When I dream about my future, I think of living in a beautiful house in the suburbs with a hunky husband and adorable kids (who act nothing like I did because my kids are perfect!). I will drive a hybrid that is big enough to manage the school carpool and have enough money to shop at gourmet grocery stores, not Costco or Sam Club (yuck!) All the houses will be cute, neatly lined – and white. Not because of their paint color, but because of their owners. For some reason, in my dreams I never live next to an African American family, a Latino Family, or anyone who came from the Middle East (there is of course the one Frenchman on the block – because he is my husband!). All of my neighbors are just like me, think similarly like me, and value the same things that I do. It’s the perfect neighborhood…..
I never recognized I had no diversity in my perfect neighborhood. I’m passionate to fight for injustices, eliminate poverty, and celebrate diversity; but why isn’t that reflected in my dream?
Do you find yourself dreaming similarly? Maybe the setting is different, but look around at the people – do they all look like you? After watching this documentary, I have better insight as to why I dream this way.
Let me explain, here is a brief, and paling, synopsis of part of the documentary content:
Systematic racism exists and industries exploit these inequalities to make profit. One example, the real-estate industry, who subversively encouraged segregated suburbs through practices such as ‘Red-Lining’ and ‘Block Busting’. These tactics were used to persuade white suburban home owners to sell and move to new developments out of fear. What fear? That African American neighbors would drive down property value. The reality? Real-estate companies purposely drove housing values down when African American families moved into neighborhoods. Why? Simply, GREED. Real-estate companies sold homes at higher cost to African Americans. Companies could make double the revenue by selling white homeowners a new home in a new development and sell their old home to an African American family. This became the origin for the principle that diversity in a neighborhood is bad for property value. A principle that has been passed down as ‘investing wisdom’ by two or three generations.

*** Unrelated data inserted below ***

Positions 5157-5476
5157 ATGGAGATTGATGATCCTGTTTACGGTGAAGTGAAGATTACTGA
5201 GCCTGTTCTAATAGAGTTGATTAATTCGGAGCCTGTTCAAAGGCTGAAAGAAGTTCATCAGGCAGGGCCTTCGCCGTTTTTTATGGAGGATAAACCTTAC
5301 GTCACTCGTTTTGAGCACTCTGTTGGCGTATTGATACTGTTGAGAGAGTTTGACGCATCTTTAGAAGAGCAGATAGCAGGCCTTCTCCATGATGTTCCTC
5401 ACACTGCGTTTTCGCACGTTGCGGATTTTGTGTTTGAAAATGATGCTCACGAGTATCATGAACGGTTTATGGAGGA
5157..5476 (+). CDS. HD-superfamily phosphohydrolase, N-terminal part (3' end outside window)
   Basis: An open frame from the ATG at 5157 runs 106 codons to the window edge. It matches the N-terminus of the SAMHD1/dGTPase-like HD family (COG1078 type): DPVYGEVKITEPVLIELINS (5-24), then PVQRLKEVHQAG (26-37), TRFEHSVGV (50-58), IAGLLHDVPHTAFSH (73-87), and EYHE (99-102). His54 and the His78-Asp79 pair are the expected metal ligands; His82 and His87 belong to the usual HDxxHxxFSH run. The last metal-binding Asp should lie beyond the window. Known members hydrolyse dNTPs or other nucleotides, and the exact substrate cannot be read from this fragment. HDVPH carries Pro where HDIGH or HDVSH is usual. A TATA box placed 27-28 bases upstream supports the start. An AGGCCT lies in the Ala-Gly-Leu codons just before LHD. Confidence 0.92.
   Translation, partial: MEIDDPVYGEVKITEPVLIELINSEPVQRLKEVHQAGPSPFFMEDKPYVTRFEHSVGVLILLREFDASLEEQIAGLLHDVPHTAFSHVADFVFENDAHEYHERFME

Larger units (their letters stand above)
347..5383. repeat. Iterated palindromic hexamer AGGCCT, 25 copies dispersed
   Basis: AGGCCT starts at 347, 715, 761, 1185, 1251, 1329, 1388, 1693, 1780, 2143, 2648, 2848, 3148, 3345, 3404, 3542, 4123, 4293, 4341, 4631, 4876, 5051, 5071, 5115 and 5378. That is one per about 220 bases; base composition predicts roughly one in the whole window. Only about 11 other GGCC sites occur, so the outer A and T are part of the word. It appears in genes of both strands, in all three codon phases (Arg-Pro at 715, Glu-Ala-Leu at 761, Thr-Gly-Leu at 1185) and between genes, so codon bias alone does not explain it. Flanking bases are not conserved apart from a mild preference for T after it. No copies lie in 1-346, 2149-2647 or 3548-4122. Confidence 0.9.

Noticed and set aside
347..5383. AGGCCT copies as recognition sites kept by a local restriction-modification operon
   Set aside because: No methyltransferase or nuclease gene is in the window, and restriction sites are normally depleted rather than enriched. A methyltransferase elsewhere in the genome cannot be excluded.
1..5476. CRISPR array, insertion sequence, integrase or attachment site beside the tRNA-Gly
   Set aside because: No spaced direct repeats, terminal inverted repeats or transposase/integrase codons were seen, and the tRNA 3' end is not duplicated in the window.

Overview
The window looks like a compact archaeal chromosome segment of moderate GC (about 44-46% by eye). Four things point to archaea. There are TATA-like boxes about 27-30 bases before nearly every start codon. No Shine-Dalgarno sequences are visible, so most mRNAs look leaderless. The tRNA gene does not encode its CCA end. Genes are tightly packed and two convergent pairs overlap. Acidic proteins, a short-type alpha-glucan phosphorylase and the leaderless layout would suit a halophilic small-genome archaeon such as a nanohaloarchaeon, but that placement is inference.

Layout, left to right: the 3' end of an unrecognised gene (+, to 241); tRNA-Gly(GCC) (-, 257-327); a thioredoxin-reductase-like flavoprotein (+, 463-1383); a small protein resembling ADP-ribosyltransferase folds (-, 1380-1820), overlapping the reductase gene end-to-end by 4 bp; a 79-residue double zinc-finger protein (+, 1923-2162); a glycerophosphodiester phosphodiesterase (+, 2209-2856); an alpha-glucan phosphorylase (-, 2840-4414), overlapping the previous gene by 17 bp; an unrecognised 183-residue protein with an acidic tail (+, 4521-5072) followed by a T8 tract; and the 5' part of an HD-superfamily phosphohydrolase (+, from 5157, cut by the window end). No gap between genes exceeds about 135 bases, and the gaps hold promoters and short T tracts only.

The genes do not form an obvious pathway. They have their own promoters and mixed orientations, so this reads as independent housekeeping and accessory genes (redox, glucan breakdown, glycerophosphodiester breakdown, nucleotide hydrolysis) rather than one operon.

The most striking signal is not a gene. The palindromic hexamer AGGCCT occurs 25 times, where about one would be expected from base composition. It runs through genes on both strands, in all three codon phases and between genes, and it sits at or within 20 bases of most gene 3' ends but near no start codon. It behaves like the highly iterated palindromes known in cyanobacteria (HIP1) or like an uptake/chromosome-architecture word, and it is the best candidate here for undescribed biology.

I would argue this principle has shape the vision of the ‘American Dream’. Often my parents and I would drive around looking at homes. They took the opportunity to instruct me on qualities of a good neighborhood. Their advice went hand in hand with the philosophies created by the mid-century real-estate industry. I took their suggestions to heart and it became what I desired, dreamed, prayed, and order my life around. When I moved to the San Francisco Bay Area I searched trying to find the neighborhood that matched my dream. What I didn’t recognize was my dream was flawed and rooted in philosophy created from greed. Despite how much I begged in prayer, God in his wisdom and glory did not bless me with the ‘perfect neighborhood’. Instead he blessed me with wisdom to understand why I desired those things.
When seeking to live with people who are like me (racially, socio-economically, culturally), I quickly forget the needs and problems facing others. When I hear issues like homelessness, abuse, or starvation – it becomes hard to relate. It can’t be real because its not part of ‘reality’. MY reality is figuring out who to have dinner with tonight, how to save money to fly home for Christmas, and catching up on the latest Downton Abby episode. I surround myself with people focused on the same things. Suddenly homelessness, abuse, and starvation become someone else’s problem. If these issues are brought up in group conversation, the instigator is teased and called ‘Debbie Downer’. I’m not exposed to these problems because I have created a sterilized world to live in, and by doing so, have lost touch with what I have been called by Jesus to do: